Decoding Key and Page WaitResource for Deadlocks and Blocking

troubleshooting-deadlocksIf you use SQL Server’s blocked process report or collect deadlock graphs, occasionally you’ll come across things that look like this:

waitresource=PAGE: 6:3:70133

waitresource=KEY: 6:72057594041991168 (ce52f92a058c)

Sometimes there’s more information in the massive monster of XML that you’re scanning through (deadlock graphs have a resource list that help reveal the object and index name), but sometimes there isn’t.

Here’s a reference on how to decode them.

All of this information is out there on the internet already in various places, it’s just spread out! I’m going to pull the whole thing together, from DBCC PAGE to hobt_id to the undocumented %%physloc%% and %%lockres%% functions.

First we’ll talk through PAGE lock waits, then we’ll hit the KEY lock waits.

1) waitresource=PAGE: 6:3:70133 ” = Database_Id : FileId : PageNumber

If your query was waiting on a page level lock, SQL Server gives you the page address.

Breaking “PAGE: 6:3:70133” down, we’ve got:

  • database_id=6
  • data_file_id = 3
  • page_number = 70133

1.1) Decode the database_id

Find the database name with this query:

FROM sys.databases 
WHERE database_id=6;

That’s the WideWorldImporters sample database on my SQL Server instance.

1.2) Look up the data file name — if you’re interested

We’re going to use the data file id in the next step to find the name of the table. You can just move on. But if you’re curious about the name of the data file, you can look it up by using the database and plugging the data file id into this query:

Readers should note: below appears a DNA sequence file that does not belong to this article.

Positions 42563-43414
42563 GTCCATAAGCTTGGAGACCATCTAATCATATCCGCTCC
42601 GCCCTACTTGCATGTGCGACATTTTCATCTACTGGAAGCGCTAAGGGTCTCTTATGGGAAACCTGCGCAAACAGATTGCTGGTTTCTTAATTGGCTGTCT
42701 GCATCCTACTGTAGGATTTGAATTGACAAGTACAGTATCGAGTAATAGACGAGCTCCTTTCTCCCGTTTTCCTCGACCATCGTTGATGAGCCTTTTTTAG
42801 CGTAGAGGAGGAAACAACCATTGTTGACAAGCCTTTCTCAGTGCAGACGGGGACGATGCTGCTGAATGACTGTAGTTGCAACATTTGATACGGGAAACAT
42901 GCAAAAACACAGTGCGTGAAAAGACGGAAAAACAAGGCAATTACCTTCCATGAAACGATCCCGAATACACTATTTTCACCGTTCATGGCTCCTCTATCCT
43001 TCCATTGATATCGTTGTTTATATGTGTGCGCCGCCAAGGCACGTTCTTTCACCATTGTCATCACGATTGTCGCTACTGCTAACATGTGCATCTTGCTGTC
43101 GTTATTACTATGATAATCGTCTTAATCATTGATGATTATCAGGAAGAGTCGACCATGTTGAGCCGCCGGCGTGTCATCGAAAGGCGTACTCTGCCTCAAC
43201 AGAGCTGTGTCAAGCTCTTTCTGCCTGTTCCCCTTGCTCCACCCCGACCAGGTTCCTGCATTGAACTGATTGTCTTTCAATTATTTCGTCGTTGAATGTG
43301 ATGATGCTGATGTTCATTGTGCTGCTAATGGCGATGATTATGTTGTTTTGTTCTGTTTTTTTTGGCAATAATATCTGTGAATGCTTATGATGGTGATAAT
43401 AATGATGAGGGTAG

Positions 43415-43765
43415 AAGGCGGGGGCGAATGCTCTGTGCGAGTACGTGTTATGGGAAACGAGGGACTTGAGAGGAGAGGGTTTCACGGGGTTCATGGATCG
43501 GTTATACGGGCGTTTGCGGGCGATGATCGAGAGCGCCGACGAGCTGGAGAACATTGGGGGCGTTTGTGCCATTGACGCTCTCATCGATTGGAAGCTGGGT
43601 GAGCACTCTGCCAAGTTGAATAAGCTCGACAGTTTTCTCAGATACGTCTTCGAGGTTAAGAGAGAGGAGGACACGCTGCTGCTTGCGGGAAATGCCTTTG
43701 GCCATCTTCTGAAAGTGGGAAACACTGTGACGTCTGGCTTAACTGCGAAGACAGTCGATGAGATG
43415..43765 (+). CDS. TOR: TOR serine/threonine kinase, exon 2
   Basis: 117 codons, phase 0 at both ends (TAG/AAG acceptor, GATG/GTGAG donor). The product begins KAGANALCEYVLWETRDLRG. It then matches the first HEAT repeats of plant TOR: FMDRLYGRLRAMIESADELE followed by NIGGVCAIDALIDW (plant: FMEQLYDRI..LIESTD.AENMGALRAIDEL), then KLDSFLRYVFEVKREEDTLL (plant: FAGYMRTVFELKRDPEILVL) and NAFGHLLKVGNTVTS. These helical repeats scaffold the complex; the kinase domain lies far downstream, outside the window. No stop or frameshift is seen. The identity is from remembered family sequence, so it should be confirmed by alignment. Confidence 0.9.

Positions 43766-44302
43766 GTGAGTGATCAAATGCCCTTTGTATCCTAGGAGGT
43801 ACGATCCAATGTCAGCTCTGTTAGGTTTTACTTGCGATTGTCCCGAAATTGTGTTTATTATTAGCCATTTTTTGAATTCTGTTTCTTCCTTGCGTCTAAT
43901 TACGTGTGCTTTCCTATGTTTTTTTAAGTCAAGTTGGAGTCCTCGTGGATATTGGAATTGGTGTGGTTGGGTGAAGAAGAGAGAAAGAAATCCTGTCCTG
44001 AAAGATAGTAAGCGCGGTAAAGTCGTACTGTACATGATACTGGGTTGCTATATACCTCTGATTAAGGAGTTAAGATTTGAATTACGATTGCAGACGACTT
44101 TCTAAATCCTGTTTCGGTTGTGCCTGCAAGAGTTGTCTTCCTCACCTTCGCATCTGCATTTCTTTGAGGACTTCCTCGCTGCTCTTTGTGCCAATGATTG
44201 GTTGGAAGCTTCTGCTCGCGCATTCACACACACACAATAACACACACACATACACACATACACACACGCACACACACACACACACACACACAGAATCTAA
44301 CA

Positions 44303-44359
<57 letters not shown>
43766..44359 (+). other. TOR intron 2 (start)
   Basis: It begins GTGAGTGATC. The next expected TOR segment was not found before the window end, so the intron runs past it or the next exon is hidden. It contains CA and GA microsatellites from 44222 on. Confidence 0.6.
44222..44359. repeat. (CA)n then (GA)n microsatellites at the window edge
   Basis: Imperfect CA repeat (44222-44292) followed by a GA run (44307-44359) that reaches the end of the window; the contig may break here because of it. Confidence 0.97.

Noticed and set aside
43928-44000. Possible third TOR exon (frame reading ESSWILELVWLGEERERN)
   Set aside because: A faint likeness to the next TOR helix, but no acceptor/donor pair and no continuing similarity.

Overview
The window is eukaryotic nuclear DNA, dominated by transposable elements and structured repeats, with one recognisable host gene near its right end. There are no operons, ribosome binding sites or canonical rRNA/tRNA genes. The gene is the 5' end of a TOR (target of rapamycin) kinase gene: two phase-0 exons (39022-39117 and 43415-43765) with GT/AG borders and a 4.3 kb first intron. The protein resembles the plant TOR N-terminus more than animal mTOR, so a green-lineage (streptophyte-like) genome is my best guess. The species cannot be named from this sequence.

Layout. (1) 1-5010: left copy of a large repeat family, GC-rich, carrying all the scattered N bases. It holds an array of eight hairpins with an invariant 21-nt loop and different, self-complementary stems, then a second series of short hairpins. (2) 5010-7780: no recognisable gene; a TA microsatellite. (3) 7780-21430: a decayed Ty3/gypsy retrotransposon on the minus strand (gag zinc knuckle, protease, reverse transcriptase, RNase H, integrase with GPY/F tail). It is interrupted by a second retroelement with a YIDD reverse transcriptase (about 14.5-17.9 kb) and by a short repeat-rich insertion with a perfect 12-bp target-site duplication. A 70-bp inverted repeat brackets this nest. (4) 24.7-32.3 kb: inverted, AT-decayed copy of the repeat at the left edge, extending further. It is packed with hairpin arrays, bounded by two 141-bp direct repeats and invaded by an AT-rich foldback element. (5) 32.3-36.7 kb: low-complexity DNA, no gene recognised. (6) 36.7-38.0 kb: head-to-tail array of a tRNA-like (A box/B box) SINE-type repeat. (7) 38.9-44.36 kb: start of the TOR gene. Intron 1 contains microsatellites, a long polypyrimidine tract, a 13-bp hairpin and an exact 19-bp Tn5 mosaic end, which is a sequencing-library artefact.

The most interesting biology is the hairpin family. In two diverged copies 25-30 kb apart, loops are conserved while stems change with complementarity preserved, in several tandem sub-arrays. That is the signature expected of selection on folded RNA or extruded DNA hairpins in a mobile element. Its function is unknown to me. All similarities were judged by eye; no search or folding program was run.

USE WideWorldImporters;
FROM sys.database_files
WHERE file_id = 3;

In WideWorldImporters, this is the data file named WWI_UserData, and I restored it to C:\MSSQL\DATA\WideWorldImporters_UserData.ndf. (Whoops, you caught me putting files on my system drive! Oh no! The embarrassment).

1.3) Get the name of the object from DBCC PAGE

We know this is page # 70133 in data file 3 in the WideWorldImporters database. We can look at that page with the undocumented DBCC PAGE and Trace Flag 3604.

Note: I prefer running DBCC page against a restored backup elsewhere, because it’s not supported. In some cases, running DBCC PAGE can cause stack dumps.

/* This trace flag makes DBCC PAGE output go to our Messages tab
instead of the SQL Server Error Log file */
/* DBCC PAGE (DatabaseName, FileNumber, PageNumber, DumpStyle)*/
DBCC PAGE ('WideWorldImporters',3,70133,2);

Scrolling down in the output, I can find the object_id and IndexId:


Whew, almost there!

I can now find the table and index name with this query:

USE WideWorldImporters;
SELECT as schema_name, as object_name, as index_name
FROM sys.objects as so 
JOIN sys.indexes as si on 
JOIN sys.schemas AS sc on 
    so.object_id = 94623380
    and si.index_id = 1;

And behold, this lock wait was on the PK_Sales_OrderLines index on the Sales.OrderLines table.

Note: In SQL Server 2014 and higher, you could also find the object name using the undocumented sys.dm_db_database_page_allocations dynamic management object. But you have to query all the  pages in the database, which seems not as awesome against large databases — so I listed the DBCC page method.

1.4) Can I see the data on the page that was locked?

Well, yes. But … do you really need to?

This is slow even on small tables. But it’s kinda fun, so… since you read this far… let’s talk about %%physloc%%!